Are Nazarene churches currently experiencing clergy shortages? “For those districts seeking the formal, classically-prepared pastor, the answer would be yes,” Fitzpatrick says. “For those willing to explore other possibilities, the answer would be no.”

The Mennonite Church Canada has been seeking creative solutions to clergy shortages for a while, says Willard Metzger, executive director (he plans to retire in October 2018). “We’ve had qualified people coming from the U.S. that are wanting to serve in Canada, which has helped. And some of our retired clergy are making themselves available as interim pastors.”

In the longer term, however, the denomination is considering “whether bivocational ministry is something we’ll be needing to consider in the future. And we’re wondering how we might prepare our people for that.”

Similarly, the Evangelical Missionary Church of Canada is placing greater emphasis on equipping lay leaders. “Clergy don’t have to be paid, full-time people,” says president Kervin Raugust. “We have models in our denomination where they’re not. And they’re thriving.”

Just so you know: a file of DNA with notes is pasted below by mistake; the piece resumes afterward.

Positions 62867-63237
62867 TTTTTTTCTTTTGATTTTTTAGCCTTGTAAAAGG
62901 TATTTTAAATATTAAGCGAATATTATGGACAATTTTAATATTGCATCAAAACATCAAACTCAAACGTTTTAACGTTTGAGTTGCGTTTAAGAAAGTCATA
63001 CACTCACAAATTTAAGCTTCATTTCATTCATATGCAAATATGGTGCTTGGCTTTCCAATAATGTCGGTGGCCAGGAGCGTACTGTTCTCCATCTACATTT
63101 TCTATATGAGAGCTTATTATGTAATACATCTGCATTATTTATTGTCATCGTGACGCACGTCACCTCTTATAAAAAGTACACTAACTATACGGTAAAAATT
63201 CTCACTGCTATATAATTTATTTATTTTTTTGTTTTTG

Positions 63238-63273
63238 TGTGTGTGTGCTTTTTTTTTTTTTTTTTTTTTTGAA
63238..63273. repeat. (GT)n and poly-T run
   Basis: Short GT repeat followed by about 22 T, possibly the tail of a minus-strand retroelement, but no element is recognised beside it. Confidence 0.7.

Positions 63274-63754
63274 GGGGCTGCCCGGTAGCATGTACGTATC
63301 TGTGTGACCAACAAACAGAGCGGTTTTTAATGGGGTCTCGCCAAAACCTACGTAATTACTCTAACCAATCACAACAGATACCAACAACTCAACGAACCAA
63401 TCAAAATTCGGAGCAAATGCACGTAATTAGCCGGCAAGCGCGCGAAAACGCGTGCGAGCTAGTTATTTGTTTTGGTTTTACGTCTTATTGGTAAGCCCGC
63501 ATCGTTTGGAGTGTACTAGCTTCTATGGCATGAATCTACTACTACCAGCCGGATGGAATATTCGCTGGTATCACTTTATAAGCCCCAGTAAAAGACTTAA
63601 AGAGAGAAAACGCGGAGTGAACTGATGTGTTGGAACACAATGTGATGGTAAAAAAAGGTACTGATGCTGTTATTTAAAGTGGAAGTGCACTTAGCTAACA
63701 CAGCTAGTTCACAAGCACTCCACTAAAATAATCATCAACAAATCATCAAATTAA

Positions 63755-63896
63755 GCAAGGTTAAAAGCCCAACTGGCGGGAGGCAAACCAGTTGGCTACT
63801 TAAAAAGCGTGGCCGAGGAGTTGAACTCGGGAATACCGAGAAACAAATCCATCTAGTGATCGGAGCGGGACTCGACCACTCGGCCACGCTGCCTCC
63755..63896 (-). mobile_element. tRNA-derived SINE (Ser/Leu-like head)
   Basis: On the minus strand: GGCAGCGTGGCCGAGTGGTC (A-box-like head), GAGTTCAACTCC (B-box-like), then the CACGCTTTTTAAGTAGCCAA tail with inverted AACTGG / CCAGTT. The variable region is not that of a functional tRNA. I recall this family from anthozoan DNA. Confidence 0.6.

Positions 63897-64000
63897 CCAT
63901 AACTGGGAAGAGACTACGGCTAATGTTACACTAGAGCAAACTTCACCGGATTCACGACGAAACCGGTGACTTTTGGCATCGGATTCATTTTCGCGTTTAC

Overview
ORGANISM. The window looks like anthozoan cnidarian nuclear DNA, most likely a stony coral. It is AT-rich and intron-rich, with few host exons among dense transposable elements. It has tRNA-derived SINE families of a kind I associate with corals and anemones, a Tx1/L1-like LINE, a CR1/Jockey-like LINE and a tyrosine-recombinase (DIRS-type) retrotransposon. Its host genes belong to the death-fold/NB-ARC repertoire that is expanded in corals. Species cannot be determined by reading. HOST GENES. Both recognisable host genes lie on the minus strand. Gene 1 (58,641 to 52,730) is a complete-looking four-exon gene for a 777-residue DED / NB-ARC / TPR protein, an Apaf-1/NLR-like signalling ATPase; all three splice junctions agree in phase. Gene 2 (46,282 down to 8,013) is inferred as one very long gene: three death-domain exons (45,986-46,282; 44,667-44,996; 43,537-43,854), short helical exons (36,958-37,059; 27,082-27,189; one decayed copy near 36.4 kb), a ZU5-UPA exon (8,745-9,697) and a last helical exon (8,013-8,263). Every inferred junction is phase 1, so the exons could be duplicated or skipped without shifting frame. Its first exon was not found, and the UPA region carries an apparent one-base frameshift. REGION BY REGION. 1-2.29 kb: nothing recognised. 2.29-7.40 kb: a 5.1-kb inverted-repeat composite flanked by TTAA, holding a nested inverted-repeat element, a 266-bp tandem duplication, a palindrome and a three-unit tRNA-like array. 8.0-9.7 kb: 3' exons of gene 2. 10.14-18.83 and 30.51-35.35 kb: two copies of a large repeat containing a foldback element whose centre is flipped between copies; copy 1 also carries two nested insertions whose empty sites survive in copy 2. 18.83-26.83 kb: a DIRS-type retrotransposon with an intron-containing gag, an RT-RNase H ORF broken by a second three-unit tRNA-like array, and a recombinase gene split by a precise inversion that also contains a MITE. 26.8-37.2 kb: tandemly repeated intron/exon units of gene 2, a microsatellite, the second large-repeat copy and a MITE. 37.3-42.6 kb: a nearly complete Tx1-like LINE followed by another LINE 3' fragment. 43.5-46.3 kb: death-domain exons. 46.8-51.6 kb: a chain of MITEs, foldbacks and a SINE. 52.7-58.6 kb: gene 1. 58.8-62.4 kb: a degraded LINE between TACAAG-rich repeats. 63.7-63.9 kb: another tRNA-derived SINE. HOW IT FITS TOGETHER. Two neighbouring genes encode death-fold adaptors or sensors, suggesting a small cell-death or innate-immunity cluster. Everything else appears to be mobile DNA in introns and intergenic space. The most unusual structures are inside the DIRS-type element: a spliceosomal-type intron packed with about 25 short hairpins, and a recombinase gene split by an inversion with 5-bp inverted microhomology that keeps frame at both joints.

He cites a Winnipeg church of 600 in which all ten pastors are bivocational and volunteers. A village church in Alberta was having difficulty recruiting a traditional pastor. Raugust worked with them to envision a different way of doing church, resulting in their bringing in a preaching pastor (by DVD series). “They call him ‘Henry on the Wall,’” he says. “The people of the church picked up leadership, visitation, the traditional things that clergy would do. And this church has taken on a new life.”

Across the entire denomination, Raugust says, “What’s been done in the past is not what will be done going forward.” For one thing expectations about education are going to change. “We’re preparing to recognize life experience, other education and other criteria that can demonstrate these are mature, godly men and women who qualify to enter into our process toward becoming credentialled ministers,” he says.